I'm 20 and have quite muscular legs and often opt for a work out that includes some sort of incline or stairs, so this hike was actually fairly easy for me to ascend. I, like many others, did not bring enough water. I brought 4 bottles in the car but only carried 2 with me on the trail. Luckily I was able to refill at the falls (although not highly advised, but desperate times call for desperate measures). The trail was fairly crowded, but it may have also been due to the fact that it was a free (get outdoors) day. The people are generally quite friendly, although some can be quite rude when it comes to sharing the trail/being considerate of others. Going back down/the descent was the hardest part in my mind. You would think it would be easier, but by the time you head down you are exhausted and your legs are probably already sore. The steepness is rough on the knees when absorbing shock and the fine sand on the trail that covers the rocks/steps makes the descent dangerous. I slipped about 5 times so be careful! I would recommend going to the falls and the point. The falls has amazing views but can be pretty scary--I didn't go all the way because the winds are pretty strong up there and the mist makes it hard to hold the single pipe/guardrail. The point is very relaxing and a great place to regain energy before going back down. The hike took me a total of 6.5 hours including a 20 minute lunch stop and 45 minutes at the top (falls/point). It was worth it, but will take a big toll on your body and consume your whole day. Start early because otherwise you may be stuck hiking back in the dark with the mosquitos (don't make the descent any harder than it needs to be!)--I went back down at 2:30 and over 50% of the trail was already in the shade.
Yosemite Falls Trek
Jim Batey · Westerville, Ohio · June 6, 2012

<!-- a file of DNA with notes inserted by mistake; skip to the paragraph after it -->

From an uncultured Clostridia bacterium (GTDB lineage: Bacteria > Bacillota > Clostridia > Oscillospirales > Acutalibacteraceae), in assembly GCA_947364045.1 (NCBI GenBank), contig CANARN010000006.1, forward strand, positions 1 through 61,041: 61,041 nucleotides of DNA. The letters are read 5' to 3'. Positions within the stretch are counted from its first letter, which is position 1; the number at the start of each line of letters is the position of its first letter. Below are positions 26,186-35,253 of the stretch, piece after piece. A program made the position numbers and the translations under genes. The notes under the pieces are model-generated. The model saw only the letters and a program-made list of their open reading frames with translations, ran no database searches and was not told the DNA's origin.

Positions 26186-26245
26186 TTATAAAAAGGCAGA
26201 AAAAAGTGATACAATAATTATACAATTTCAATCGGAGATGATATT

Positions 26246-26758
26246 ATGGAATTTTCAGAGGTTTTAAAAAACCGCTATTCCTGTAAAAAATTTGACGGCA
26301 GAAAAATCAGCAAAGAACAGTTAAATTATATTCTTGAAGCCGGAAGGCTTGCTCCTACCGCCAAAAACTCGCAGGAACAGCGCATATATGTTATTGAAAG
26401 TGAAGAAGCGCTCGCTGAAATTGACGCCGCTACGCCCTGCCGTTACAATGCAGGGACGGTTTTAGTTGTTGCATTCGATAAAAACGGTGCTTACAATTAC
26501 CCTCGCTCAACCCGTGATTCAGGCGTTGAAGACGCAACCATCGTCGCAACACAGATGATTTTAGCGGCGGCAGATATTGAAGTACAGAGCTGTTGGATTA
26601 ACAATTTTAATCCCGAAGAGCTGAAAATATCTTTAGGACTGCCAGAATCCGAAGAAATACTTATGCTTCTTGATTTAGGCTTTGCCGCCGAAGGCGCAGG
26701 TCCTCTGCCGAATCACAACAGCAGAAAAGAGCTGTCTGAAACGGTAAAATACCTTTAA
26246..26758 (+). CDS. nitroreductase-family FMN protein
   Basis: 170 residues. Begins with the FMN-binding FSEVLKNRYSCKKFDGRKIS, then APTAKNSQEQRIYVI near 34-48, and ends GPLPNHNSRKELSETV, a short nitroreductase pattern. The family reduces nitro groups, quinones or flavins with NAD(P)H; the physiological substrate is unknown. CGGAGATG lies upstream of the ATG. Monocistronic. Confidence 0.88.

I had never done anything that strenuous before, and did it alone, at age 60. I had no idea how strenuous it would be when I started, and grossly underestimated how much water to take. I started with just one pint, but some kind person gave me two more along the way. My legs started to cramp about three fourths of the way up, but I made it to the top. The view at the top was well worth the effort to get there. Total time for the hike: 8 hours. I highly recommend it.
Second time around
Scott · San Jose CA · May 13, 2012
My first trip to Yosemite a few years back let me know what shape I was really in (round was the closest shape). Not knowing how strenuous hiking could be, I attempted this trail only to turn back around after getting a huge reality check. My physical fitness level could best be described as a frowny face. From that day on (3 years ago), I kicked the cigarets and junk food and began to train. I would not let some inanimate trail get the best of me. I've watched too many Rocky movies to not come back and kick this trail's behind.
The following two years, and 80 lbs lighter, I came back to conquer the mighty Half Dome. But, this year I decided to come back defeat the trail that once defeated me. I made it to the top in a brisk 3.5 hours and enjoyed the views of the falls and Half dome of in the distance. The top of the falls isn't as rewarding as Half Dome, but awe inspiring nonetheless. Make no mistake, this trail is still very strenuous, so don't make this your very first hike unless you're already in good shape.
Pro Tip: bring sun screen for the exposed sections, a few liters of water, and some salty, protein filled, and carb laden snacks. Your results may vary.
sahibjit · turlock ca · April 28, 2012
It's a pretty good hike. It can be very challenging for some people to get to the upper yosemite falls. It took us around 4 hours to get there and 2 hours to come back. Make sure to bring a lot of water with you. Be careful when rocks are wet, they get very slippery. Overall it's a great hike.
More than strenuous, but worth it!
Kevin · Saratoga, CA · April 27, 2012
Over a few month period last fall (2011), which was unusually warm and dry, I hiked most of the major trails starting or ending in the valley -- Vernal/Nevada Falls via both Mist and Muir trails, 4-Mile Trail to Glacier Point, and Panorama trail. While Upper Yosemite Falls isn't as high or as long as 4-Mile trail, it's considerably more strenuous. For one, it's steeper. But the bigger issue is trail quality. 4-Mile trail is fairly "smooth", while the upper part of Upper Yosemite is like walking through a boulder field. You need to pay especially close attention to where you put your feet. Bring more food and water than you think you'll need. The views from the top are fantastic, but it's also relaxing and beautiful just to sit under a tree and nap.